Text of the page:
That’s all quite predictable (perhaps less so with the not-quite-so irrevocably crystallised new series stories), but I did expect the rankings to be a riot of fandom’s bad taste (say, The Sound of Drums/Last of the Time Lords (#27) at number one?), so I shouldn’t complain. There’s a few odd ones I’d dispute, but the top 50 is mostly great. There is a noticeable bias in the favour of the new series (some of the new series stories in the top end just aren’t as good as the surrounding classic stories, but I suppose have the edge of fitting into a modern televisual idiom) – but it’s mostly heartening.

Obviously every single fan could contest every single placing – The Seeds of Doom at #16 surprises me, for example; I love it, but it has a feel very much of its own, a surprising attribute of such a high ranking story, and doesn’t seem to have that legendary rep most of the top 20 share... But that’s missing the point.

Although, speaking of ‘the point’… I don’t really have one. I’m a fan; I just can’t help having pesky opinions about everything. Also, I have a cold, so I feel justified in not bothering to attempt a proper conclusion to all this.

As I say, only the top and bottom of the survey really means anything, so take a look for yourself:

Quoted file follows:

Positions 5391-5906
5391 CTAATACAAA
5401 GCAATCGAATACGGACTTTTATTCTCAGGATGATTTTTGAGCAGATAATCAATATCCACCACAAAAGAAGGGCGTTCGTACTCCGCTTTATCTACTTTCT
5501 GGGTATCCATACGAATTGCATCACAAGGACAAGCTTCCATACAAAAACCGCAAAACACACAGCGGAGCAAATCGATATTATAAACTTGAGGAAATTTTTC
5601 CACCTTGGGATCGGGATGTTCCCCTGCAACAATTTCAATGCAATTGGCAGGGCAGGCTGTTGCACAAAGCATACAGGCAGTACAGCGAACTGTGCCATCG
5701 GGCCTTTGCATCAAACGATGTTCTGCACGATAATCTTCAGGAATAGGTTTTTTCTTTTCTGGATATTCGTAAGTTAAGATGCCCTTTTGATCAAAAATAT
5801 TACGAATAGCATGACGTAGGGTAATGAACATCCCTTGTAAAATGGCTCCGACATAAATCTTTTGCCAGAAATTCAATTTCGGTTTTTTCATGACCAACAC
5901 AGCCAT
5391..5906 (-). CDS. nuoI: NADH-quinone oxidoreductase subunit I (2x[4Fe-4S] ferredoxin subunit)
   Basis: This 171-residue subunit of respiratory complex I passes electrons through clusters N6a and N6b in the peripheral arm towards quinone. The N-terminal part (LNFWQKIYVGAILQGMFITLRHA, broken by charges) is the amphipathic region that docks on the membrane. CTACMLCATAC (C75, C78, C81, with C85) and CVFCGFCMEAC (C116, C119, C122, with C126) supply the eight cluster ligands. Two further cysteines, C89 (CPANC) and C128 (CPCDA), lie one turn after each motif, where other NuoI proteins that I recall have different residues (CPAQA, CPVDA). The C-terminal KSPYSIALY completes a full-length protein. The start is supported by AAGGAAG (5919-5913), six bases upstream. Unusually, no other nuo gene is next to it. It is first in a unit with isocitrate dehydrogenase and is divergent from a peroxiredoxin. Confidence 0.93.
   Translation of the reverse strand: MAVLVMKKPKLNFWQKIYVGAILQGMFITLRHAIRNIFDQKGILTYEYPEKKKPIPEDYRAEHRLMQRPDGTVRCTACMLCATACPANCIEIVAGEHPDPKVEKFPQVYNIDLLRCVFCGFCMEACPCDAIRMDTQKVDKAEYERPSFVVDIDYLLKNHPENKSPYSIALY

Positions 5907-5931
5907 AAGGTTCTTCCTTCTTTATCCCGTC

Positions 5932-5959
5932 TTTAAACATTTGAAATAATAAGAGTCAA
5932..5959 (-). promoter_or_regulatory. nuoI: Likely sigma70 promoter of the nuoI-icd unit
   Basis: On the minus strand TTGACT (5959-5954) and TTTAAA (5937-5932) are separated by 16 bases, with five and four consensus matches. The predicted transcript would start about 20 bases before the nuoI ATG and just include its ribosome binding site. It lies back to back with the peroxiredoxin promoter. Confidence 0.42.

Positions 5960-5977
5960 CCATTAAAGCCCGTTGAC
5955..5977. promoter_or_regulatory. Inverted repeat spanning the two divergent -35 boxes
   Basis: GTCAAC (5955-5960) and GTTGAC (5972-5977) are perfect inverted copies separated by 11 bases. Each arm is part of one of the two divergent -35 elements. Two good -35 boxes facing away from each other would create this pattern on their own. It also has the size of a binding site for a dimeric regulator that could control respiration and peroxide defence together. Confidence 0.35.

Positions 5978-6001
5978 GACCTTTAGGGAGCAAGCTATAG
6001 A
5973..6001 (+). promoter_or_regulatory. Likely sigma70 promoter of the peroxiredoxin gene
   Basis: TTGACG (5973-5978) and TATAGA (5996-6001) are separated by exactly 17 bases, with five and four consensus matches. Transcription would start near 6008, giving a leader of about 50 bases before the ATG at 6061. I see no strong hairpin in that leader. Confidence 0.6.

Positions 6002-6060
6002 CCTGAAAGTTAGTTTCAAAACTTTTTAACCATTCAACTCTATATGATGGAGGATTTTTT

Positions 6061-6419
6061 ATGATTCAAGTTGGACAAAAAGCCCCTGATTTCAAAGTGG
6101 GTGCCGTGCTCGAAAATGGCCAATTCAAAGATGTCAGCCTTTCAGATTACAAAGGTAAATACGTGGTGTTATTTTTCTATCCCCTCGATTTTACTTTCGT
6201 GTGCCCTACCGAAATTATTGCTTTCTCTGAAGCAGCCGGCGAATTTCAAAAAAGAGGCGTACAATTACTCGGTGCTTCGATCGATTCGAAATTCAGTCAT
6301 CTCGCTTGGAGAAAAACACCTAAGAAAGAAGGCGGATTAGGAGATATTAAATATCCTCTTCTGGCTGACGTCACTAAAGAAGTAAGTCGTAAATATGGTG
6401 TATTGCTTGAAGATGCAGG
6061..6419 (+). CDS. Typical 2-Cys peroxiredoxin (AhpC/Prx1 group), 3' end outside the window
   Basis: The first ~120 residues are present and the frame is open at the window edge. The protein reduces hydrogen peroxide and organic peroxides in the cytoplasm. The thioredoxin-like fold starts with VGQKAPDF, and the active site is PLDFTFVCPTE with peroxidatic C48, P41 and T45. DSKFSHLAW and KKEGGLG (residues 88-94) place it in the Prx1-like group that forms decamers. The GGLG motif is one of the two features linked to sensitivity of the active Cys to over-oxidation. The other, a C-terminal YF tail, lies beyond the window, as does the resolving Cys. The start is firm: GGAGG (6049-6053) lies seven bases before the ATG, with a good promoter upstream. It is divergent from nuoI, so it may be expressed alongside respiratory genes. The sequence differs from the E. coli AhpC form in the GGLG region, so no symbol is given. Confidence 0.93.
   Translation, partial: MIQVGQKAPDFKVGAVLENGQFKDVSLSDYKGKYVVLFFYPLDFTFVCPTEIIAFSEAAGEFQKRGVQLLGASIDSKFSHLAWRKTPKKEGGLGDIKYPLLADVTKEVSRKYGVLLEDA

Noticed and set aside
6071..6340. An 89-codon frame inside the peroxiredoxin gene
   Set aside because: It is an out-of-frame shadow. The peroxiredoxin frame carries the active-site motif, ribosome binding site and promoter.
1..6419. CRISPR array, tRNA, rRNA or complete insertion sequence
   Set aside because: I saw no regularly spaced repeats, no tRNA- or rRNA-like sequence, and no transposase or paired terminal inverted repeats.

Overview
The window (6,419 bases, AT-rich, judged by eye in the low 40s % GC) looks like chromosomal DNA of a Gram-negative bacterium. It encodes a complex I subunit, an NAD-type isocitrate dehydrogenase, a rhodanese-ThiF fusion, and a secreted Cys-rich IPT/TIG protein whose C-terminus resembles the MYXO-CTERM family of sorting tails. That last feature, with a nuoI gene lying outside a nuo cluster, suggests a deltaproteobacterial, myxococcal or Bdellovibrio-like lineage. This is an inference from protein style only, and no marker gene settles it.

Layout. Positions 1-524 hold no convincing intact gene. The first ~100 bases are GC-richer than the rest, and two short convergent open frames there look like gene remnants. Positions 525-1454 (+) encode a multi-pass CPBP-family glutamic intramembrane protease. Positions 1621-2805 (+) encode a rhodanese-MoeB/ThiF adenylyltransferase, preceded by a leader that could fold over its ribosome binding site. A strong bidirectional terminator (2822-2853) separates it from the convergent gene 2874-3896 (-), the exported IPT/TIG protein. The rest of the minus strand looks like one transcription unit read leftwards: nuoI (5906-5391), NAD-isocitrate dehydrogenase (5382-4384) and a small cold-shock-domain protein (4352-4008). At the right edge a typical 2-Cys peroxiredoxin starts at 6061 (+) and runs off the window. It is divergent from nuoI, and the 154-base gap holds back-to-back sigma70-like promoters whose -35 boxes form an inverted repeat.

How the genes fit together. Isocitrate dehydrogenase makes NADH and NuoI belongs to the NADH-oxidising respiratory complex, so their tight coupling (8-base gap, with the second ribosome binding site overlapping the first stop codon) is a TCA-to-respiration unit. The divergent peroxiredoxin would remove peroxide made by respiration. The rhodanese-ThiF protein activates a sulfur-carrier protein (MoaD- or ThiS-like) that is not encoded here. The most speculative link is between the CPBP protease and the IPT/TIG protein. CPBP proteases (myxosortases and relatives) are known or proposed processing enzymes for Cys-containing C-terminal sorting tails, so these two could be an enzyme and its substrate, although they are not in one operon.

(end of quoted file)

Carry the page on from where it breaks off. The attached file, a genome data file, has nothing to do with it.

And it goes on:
#1 The Caves of Androzani
#2 Blink
#3 Genesis of the Daleks
#4 The Talons of Weng-Chiang
#5 The Empty Child/The Doctor Dances
#6 Human Nature/The Family of Blood
#7 Pyramids of Mars
#8 City of Death
#9 The Robots of Death
#10 Bad Wolf/The Parting of the Ways

#191 The Dominators
#192 Fear Her
#193 Paradise Towers
#194 The Underwater Menace
#195 The Space Pirates
#196 Time-Flight
#197 Underworld
#198 Time and the Rani
#199 Timelash
#200 The Twin Dilemma

(You can see the full list here, on Combom.)


  1. I love the I alone?

  2. Hmm, unfortunately I think you may be. I have no problem with The Gunfighters, and I think it's a good example of a story with a very fixed reputation within fandom which is mainly unjustified. I haven't seen it in ages, and though I remember it being quite stilted, there's lots of fun, like with Steven and Dodo's Back to the Future-style Wild West outfits, and Hartnell is on extremely funny form.

    Thanks for commenting!